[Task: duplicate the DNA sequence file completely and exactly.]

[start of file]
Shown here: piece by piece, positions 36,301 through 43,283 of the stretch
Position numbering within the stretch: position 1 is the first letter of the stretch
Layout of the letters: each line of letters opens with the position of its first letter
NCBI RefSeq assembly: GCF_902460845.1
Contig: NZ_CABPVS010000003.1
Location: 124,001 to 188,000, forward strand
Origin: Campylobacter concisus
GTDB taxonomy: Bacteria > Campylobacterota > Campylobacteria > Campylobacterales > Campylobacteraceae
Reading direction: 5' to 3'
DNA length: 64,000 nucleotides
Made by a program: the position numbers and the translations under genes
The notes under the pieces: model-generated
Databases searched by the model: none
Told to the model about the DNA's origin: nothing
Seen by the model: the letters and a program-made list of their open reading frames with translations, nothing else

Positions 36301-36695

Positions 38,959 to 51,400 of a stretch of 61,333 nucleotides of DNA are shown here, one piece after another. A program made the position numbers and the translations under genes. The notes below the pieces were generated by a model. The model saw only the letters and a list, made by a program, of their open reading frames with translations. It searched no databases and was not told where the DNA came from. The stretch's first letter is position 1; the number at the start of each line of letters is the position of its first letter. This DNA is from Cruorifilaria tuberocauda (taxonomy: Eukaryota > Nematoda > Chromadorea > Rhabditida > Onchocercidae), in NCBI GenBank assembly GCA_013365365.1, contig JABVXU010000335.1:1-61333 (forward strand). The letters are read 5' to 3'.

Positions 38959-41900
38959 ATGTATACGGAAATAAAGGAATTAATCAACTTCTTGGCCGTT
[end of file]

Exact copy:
Shown here: piece by piece, positions 36,301 through 43,283 of the stretch
Position numbering within the stretch: position 1 is the first letter of the stretch
Layout of the letters: each line of letters opens with the position of its first letter
NCBI RefSeq assembly: GCF_902460845.1
Contig: NZ_CABPVS010000003.1
Location: 124,001 to 188,000, forward strand
Origin: Campylobacter concisus
GTDB taxonomy: Bacteria > Campylobacterota > Campylobacteria > Campylobacterales > Campylobacteraceae
Reading direction: 5' to 3'
DNA length: 64,000 nucleotides
Made by a program: the position numbers and the translations under genes
The notes under the pieces: model-generated
Databases searched by the model: none
Told to the model about the DNA's origin: nothing
Seen by the model: the letters and a program-made list of their open reading frames with translations, nothing else

Positions 36301-36695

Positions 38,959 to 51,400 of a stretch of 61,333 nucleotides of DNA are shown here, one piece after another. A program made the position numbers and the translations under genes. The notes below the pieces were generated by a model. The model saw only the letters and a list, made by a program, of their open reading frames with translations. It searched no databases and was not told where the DNA came from. The stretch's first letter is position 1; the number at the start of each line of letters is the position of its first letter. This DNA is from Cruorifilaria tuberocauda (taxonomy: Eukaryota > Nematoda > Chromadorea > Rhabditida > Onchocercidae), in NCBI GenBank assembly GCA_013365365.1, contig JABVXU010000335.1:1-61333 (forward strand). The letters are read 5' to 3'.

Positions 38959-41900
38959 ATGTATACGGAAATAAAGGAATTAATCAACTTCTTGGCCGTT